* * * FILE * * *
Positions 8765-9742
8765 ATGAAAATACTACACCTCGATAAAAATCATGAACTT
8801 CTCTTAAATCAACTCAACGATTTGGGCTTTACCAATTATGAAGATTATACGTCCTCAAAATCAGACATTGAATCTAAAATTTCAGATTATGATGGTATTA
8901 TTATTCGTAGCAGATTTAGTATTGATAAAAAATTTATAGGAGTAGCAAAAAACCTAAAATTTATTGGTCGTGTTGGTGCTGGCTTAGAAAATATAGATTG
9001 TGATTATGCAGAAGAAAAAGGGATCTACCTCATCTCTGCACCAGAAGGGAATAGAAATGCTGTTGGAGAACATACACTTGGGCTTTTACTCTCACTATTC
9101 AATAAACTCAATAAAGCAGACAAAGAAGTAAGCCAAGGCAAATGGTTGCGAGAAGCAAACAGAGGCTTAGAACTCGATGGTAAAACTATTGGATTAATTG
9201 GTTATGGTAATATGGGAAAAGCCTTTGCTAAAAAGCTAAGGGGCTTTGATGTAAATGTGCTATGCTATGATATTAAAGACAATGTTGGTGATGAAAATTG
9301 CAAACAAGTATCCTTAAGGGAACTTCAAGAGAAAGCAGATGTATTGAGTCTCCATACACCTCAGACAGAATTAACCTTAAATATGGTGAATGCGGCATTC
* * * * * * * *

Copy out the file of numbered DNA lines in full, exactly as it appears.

Positions 8765-9742
8765 ATGAAAATACTACACCTCGATAAAAATCATGAACTT
8801 CTCTTAAATCAACTCAACGATTTGGGCTTTACCAATTATGAAGATTATACGTCCTCAAAATCAGACATTGAATCTAAAATTTCAGATTATGATGGTATTA
8901 TTATTCGTAGCAGATTTAGTATTGATAAAAAATTTATAGGAGTAGCAAAAAACCTAAAATTTATTGGTCGTGTTGGTGCTGGCTTAGAAAATATAGATTG
9001 TGATTATGCAGAAGAAAAAGGGATCTACCTCATCTCTGCACCAGAAGGGAATAGAAATGCTGTTGGAGAACATACACTTGGGCTTTTACTCTCACTATTC
9101 AATAAACTCAATAAAGCAGACAAAGAAGTAAGCCAAGGCAAATGGTTGCGAGAAGCAAACAGAGGCTTAGAACTCGATGGTAAAACTATTGGATTAATTG
9201 GTTATGGTAATATGGGAAAAGCCTTTGCTAAAAAGCTAAGGGGCTTTGATGTAAATGTGCTATGCTATGATATTAAAGACAATGTTGGTGATGAAAATTG
9301 CAAACAAGTATCCTTAAGGGAACTTCAAGAGAAAGCAGATGTATTGAGTCTCCATACACCTCAGACAGAATTAACCTTAAATATGGTGAATGCGGCATTC